No one comes to this conclusion with the snap of their fingers and neither did I. But, I believed in the other options my parents (fortunately!) put in front of me, and now I understand why dropping out was a better decision.
My name is Vaibhav Khurana. I’m a 19-year-old dropout, and a working adult/teen and I’m here to say that my generation requires a reality check. Values from the outside world are more important than what’s taught to us in school, the building block for a pre-pubescent kid.
You know, as a kid, I wasn’t great at studies. I felt like everything I was learning had little value outside the classroom and, as it turns out, I was right. Before I dropped out of school after passing Class IX, my family was in a tough financial spot. They needed an extra set of hands in the family business. Since academics didn’t really teach me anything that felt worthy in the real world, I thought “Why should I give my time to an institution like that?”
This was quite a big decision, and I took it with the help of my family.
If you really pay attention to what school teaches you, it doesn’t prepare kids for the real world. I always see kids who pass-out stress over what they want to do in life. If only schools taught us how to deal with our emotions, and taught kids actual social skills―etiquette, reading body language, and empathy.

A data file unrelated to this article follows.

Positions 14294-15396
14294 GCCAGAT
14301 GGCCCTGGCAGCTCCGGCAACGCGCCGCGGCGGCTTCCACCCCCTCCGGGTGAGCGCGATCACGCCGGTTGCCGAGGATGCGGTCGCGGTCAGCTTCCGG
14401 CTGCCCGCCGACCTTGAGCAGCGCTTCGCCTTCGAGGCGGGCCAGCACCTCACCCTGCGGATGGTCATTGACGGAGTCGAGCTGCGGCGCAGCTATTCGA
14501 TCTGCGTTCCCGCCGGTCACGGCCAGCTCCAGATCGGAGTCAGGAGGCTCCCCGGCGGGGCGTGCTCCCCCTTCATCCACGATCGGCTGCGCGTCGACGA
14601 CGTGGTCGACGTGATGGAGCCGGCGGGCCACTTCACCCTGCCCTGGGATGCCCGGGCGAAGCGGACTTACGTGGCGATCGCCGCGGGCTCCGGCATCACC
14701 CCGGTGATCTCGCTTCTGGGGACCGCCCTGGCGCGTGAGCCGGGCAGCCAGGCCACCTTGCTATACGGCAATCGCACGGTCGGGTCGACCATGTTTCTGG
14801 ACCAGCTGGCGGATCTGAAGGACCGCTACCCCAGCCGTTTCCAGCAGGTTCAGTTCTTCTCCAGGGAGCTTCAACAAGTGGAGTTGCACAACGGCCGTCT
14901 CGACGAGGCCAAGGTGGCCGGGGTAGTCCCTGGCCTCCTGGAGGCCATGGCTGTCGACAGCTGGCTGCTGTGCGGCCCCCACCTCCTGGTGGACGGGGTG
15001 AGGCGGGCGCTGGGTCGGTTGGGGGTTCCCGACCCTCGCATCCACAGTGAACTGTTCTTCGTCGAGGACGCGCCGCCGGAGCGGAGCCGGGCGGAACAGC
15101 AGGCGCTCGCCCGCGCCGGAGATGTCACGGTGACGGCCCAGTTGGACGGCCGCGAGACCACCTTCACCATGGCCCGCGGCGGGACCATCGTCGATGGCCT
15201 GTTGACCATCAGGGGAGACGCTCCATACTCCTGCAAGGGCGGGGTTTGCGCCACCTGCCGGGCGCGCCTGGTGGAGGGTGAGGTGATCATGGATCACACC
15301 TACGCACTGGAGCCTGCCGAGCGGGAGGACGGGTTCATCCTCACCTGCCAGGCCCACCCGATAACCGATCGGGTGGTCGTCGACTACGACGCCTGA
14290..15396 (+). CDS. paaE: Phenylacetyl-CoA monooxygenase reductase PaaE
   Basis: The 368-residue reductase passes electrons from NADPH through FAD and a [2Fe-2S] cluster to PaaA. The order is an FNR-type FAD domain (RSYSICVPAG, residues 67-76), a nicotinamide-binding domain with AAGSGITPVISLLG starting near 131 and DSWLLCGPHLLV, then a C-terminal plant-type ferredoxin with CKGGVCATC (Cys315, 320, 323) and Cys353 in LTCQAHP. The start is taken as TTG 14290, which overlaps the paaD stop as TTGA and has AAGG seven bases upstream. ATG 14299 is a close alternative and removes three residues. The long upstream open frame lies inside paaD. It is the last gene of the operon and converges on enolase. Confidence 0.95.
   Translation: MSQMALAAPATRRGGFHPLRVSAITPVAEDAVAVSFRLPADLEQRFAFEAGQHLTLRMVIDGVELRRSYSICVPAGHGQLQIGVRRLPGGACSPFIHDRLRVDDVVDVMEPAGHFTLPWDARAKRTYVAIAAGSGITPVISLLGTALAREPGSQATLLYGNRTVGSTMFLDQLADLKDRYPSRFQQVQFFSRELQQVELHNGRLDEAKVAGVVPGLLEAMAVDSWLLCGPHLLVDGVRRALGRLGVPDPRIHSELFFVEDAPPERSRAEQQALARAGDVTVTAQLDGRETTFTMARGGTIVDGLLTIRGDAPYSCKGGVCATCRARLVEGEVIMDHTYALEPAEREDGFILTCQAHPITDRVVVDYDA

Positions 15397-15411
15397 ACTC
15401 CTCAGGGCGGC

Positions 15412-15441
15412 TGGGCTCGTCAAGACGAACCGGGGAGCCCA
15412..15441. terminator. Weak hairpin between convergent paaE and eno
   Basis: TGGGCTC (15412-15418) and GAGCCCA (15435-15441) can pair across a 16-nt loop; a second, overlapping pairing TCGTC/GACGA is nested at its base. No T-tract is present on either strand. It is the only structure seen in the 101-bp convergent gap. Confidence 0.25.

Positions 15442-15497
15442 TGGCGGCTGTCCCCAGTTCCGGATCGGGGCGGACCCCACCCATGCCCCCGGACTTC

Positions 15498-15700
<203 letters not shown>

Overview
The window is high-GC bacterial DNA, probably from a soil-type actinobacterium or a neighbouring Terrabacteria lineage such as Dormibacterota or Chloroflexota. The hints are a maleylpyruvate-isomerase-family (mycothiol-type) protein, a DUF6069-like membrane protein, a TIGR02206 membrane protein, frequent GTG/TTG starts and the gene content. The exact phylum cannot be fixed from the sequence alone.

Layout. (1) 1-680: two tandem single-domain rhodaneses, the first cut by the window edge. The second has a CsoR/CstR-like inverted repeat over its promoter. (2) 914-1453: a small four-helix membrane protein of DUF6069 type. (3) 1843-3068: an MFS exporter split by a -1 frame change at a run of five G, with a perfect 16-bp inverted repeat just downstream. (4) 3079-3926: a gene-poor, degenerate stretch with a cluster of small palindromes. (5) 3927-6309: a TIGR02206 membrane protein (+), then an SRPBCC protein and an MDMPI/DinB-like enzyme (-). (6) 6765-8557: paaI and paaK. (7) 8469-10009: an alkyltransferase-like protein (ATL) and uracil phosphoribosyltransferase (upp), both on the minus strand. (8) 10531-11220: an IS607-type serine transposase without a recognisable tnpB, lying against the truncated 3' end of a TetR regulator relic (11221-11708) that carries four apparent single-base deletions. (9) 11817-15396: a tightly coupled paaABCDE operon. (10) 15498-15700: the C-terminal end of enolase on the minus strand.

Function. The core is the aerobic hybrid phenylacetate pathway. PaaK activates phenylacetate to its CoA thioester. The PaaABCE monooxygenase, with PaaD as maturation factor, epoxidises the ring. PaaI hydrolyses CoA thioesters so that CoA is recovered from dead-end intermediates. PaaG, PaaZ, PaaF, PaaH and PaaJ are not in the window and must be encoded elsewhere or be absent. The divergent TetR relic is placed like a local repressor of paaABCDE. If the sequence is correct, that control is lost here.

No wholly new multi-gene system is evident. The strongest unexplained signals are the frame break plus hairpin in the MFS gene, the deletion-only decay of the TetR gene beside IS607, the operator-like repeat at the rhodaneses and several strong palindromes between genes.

We should be self-aware at the age of 17 or 18, but school creates such a bubble that we don’t know how to grow. I’m not saying what school teaches is useless, but I’ve learned more in four years of working life than nine years in school.
And it’s not just about learning to be a professional. Even practical information isn’t provided properly. School is a safe space, but it is so safe that kids are afraid to move on from it!
Most kids go through puberty during their school days. Girls have so much to deal with at that young age. Guys aren’t taught what it is; they’re not told it’s normal; there’s so much stigma around sex education, and for no reason. If only school systems taught kids at a very young age about taking those bodily changes positively, there will probably be no more stigma.
After all, what kids go through and grow through influences who they become. But, rather than helping them grow, we burden them with education and exams and prioritise getting good grades.
Conclusion? Well, there are two ways to help this (and the future) generation. One, we need intensive studies about kids’ mental health and behaviour-building in India. And two, every single student in school should be able to enroll in certain subjects that they feel are best suited for them.
Academically weak or not, each kid has their own strengths, and if a teacher can’t figure that out, then, I wonder if they really deserve to call themselves that. Teaching what’s written in a book can be considered to be far easier. But, teaching kids about loving themselves, understanding their self-worth and to have confidence, is much better and urgent.